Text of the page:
Exploring Air Gap Backups: Why They’re Essential for Data Protection

Air gapping is an authentication system that physically or logically separates at least one data backup copy. The goal of air gapping is to keep evil entities out of the final copy of an organization’s digital assets. A hostile entity in this context might be a virus, malware, an attacker, an unauthorized insider, ransomware, a human error, or an unforeseen power outage that mistakenly corrupts backed-up data.

Air gaps play a vital part in 3-2-1 backup scenarios. A 3-2-1 method requires three copies of each backup, at least one of which must be air-gapped and kept off-site.

Why They're Essential for Data Protection

What Is an Air Gap?

As the globe becomes more connected, air gap backups offer a final line of protection against data loss. Air gap backups may help businesses of all sizes safeguard their data from being deleted, accessed, or changed in the case of a network incursion or system failure.

Air gap backups, such as a secure server facility, are usually maintained at a safe place away from the company. Air gap backups may be used to recover data after a catastrophe, such as a fire or flood, or if data is lost or damaged due to a software flaw, hardware failure, or ransomware attack.

When deploying air gapped backups for businesses, there are various factors to consider:

  • Air gap backups should be kept in a secure, inaccessible area to unauthorized individuals.
  • Air gap backups should be updated regularly, often once a day or weekly.
  • Air gap backups should be verified regularly to confirm their ability to recover data in the case of a catastrophe.
  • Air gap backups should be encrypted to prevent unwanted access to sensitive data.

Implementing air gap backups may be difficult for enterprises since it demands high security and preparation. However, air gap backups offer an important layer of data security against all types of data loss and may assist organizations in recovering from various disaster recovery scenarios.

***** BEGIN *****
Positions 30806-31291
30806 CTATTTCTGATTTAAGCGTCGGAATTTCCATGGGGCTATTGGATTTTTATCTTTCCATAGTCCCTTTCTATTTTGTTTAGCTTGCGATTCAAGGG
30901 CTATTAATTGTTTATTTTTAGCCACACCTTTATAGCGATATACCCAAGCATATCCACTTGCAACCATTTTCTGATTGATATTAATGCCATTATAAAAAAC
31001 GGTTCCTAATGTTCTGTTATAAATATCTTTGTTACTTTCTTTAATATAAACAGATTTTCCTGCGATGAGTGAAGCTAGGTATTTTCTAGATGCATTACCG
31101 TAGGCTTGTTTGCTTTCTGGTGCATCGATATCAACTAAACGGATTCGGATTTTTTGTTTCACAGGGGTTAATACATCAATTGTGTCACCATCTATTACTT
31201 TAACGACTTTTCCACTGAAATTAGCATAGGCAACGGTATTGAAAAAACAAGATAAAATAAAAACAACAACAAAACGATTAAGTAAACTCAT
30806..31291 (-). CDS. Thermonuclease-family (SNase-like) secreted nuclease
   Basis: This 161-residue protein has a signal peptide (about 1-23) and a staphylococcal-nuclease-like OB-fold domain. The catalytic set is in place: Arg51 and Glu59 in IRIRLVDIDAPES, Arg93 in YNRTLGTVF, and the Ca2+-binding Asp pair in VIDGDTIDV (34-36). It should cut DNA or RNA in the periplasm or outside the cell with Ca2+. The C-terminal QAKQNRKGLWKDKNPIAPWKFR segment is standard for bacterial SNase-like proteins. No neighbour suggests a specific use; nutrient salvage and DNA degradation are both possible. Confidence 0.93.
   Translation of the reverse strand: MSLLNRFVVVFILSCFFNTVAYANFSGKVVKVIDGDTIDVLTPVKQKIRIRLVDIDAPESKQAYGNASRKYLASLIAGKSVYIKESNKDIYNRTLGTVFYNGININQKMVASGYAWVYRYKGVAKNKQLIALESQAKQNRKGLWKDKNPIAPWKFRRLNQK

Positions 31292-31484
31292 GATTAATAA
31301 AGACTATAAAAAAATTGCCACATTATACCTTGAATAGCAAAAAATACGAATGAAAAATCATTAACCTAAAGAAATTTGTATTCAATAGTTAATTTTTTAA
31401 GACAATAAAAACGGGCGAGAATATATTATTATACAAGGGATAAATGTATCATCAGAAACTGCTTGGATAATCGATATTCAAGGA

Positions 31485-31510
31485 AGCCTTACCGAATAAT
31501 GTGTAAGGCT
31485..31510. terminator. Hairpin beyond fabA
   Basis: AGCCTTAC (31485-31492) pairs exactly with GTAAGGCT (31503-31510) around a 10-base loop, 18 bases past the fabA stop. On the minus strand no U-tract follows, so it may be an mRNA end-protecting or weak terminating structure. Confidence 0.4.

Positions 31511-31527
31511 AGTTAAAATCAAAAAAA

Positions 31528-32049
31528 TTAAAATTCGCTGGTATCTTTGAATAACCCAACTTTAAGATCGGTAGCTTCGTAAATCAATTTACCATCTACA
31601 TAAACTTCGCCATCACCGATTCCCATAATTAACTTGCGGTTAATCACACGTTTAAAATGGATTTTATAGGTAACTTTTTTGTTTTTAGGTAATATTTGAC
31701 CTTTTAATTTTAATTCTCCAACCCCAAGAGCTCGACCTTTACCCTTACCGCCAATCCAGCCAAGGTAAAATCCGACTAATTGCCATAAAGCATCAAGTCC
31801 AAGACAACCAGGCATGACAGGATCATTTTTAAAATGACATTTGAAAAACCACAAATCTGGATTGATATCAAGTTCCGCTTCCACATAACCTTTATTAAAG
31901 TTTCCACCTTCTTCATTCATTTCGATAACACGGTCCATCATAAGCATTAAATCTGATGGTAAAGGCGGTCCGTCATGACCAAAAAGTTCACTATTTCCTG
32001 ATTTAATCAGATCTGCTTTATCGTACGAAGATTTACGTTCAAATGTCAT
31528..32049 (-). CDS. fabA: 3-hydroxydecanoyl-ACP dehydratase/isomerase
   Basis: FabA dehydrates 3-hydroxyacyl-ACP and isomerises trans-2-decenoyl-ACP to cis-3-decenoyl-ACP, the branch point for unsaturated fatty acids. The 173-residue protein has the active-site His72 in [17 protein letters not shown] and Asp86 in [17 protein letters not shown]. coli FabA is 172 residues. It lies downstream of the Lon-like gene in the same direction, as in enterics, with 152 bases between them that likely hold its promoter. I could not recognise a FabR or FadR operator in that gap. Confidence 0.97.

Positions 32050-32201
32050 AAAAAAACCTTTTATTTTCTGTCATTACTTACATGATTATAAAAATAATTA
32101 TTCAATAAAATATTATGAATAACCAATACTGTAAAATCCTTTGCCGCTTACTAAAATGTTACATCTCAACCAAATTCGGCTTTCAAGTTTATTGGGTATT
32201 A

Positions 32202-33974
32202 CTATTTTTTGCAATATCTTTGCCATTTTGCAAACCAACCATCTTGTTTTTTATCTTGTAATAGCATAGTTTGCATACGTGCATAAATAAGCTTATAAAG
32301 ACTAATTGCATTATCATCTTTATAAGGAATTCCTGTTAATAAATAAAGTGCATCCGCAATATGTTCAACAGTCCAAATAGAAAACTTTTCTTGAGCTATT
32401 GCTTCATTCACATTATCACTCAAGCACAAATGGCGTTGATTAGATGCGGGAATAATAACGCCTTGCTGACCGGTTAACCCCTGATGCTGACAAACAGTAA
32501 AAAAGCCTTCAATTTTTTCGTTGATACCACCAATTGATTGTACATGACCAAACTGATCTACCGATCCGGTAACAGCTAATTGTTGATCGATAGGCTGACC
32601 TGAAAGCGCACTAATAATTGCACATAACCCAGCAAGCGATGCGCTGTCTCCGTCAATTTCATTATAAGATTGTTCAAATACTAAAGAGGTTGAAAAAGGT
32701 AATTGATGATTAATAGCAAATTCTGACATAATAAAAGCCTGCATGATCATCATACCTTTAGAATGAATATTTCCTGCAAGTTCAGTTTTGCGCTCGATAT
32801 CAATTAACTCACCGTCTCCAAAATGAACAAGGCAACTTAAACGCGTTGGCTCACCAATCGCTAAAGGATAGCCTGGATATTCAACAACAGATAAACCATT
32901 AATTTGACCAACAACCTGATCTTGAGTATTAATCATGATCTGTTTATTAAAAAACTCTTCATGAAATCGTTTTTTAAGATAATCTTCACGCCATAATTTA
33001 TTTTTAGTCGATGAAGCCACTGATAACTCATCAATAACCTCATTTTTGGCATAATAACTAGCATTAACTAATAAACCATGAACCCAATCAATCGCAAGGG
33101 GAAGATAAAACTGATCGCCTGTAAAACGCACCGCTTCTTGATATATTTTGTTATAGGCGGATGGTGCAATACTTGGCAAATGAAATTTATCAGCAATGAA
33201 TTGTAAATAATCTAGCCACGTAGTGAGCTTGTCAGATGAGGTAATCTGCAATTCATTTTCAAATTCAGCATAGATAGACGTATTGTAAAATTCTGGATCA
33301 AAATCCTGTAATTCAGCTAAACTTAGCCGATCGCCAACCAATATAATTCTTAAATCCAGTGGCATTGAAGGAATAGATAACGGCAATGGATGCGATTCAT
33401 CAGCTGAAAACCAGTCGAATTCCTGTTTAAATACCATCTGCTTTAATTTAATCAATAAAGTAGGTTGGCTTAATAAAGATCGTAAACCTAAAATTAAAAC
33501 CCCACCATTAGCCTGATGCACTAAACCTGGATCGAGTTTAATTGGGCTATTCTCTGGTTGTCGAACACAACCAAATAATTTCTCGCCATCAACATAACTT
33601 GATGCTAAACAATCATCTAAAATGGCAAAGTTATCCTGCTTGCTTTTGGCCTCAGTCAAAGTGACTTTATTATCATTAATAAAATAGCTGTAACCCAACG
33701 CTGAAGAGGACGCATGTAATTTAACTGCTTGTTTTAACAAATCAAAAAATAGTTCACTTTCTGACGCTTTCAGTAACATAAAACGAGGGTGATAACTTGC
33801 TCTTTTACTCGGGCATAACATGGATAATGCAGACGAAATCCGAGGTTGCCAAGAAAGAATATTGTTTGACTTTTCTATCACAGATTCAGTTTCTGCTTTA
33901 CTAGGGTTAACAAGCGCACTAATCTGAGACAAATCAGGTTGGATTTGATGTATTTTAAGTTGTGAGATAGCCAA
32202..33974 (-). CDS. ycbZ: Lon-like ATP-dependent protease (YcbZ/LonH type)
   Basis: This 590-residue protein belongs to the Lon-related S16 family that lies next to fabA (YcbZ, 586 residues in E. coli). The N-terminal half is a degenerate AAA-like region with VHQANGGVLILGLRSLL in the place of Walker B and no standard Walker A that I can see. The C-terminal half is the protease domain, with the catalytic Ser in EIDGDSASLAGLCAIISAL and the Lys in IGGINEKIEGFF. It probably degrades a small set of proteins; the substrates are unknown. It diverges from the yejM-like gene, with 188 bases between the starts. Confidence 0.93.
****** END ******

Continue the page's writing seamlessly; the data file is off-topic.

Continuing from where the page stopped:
Types of Air Gaps

There are various variants of the air gap principle, but three major varieties are the most common:

  • The total physical air gap is the salt mine kind, in which digital assets are locked in a physically isolated environment that is not linked to any network. A digital object in a complete physical air gap lacks network connectivity. If someone wants to obtain data from it or put data on it, they must physically get to it, which normally requires passing through physical security hurdles.
  • Segregated in the same environment—An air gap may be created by simply unplugging a device from the network. For example, two servers on the same rack may be air-gapped apart because one is not connected to the network.
  • Logical air gap—A logical air gap separates and protects a network-connected digital asset using logical processes. For example, encryption, hashing, and role-based access restrictions may accomplish the same security consequences as a physical air gap. Even if someone can access the digital item, it cannot be understood, stolen, or modified.

Importance of Air Gap Backups

With the growing requirement for security and compliance, the benefits of air-gapped backups cannot be emphasized. Air gapped storage volumes are inaccessible to programs, databases, users, and workloads operating in production environments. Air gap backups perform two key functions. First, they ensure that at least one backup copy is neither modified nor deleted. Second, they contribute to faster restorations since the integrity of an isolated, air-gapped backup can be trusted.

The rationale behind air gapping backups is that if all of the data on a main system is compromised, a fail-safe resource can be utilized to recover data. Backups are essential to any organization’s data recovery strategy and should be safeguarded at all times.